What skills is the IT industry missing?

Wednesday 22 March 2017

The IT industry is in a constant state of flux as new technologies and trends come onto the market every year. 

There are few industries that go through the same widespread changes as the IT sector, making it vital for professionals to regularly upskill themselves or face losing out to more recently educated candidates. 

As IT technology has developed so quickly, software and hardware can become unappealing fast. Self-employed professionals who choose to study a particular field of technology could find it upgraded or replaced within months, making it vital to stay ahead of the curve. 

Research from LinkedIn looked at some of the most in-demand skills in the jobs market at the end of 2016, finding that areas such as data, cloud and user interface design are all proving to be especially popular. 

The website identified that cloud and distributed computing has been at the number one spot for 2016 and 2015. It is also the top skill on several national lists, including France, Germany, India, Ireland, Singapore, the US and Spain. 

Data mining came in at number two, the same position as last year, with managers requiring cloud and distributed computing, statistical analysis and data mining skills in order to compete with other companies.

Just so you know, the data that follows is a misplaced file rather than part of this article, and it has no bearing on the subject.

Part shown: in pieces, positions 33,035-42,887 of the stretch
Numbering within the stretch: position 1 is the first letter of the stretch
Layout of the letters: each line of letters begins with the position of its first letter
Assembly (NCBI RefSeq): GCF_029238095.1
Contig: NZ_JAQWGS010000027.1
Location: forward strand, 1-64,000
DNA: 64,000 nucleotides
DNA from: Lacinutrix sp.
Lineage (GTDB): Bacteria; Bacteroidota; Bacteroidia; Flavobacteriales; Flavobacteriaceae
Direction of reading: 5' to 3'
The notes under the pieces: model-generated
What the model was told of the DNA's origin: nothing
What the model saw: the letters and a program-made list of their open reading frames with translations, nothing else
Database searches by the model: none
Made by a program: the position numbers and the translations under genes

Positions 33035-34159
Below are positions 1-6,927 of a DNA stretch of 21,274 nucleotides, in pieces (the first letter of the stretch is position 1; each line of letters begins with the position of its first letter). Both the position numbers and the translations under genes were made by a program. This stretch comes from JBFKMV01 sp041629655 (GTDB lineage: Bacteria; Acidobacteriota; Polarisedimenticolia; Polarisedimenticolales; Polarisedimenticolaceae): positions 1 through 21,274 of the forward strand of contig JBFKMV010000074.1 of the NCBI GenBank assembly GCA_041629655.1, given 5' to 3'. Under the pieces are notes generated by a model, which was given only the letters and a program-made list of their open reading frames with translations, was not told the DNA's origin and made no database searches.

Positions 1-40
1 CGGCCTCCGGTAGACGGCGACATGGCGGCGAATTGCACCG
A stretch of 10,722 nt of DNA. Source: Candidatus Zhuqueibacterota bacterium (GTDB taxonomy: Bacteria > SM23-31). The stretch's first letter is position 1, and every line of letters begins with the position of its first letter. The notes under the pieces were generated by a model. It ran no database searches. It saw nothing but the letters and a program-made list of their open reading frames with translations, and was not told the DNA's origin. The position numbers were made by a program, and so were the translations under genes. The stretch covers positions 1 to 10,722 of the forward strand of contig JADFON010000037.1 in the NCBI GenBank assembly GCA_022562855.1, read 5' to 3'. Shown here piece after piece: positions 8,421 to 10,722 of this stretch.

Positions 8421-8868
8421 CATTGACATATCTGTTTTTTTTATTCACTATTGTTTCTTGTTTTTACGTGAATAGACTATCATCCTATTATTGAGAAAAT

On the other hand, user interface design is being demanded more and more by employers as data becomes central to a number of products, causing more demand for candidates with user interface design abilities. These professionals can make products easier for customers to use and keep companies competitive. 

Data presentation is another popular skill in the market, coming in at the number eight spot and further emphasising the importance of data as companies move towards cloud storage. 

Self-employed professionals who have experience in data could be especially appealing to clients, as they have skills that some graduates and full-time employees will not. The high demand for the services also means data specialists in full-time roles could find more lucrative opportunities if they become freelancers, too. 

While the admin involved with becoming self-employed could discourage some people from taking the plunge into the sector, freelancer and contractor accountants can help to take away a lot of the burdensome paperwork that comes with it. 

By making sure your taxes and managed properly and that you receive the right amount of pay, these businesses can be the stepping stone you need to get your career as a contractor off to a great start. 


By Victoria McDonnell

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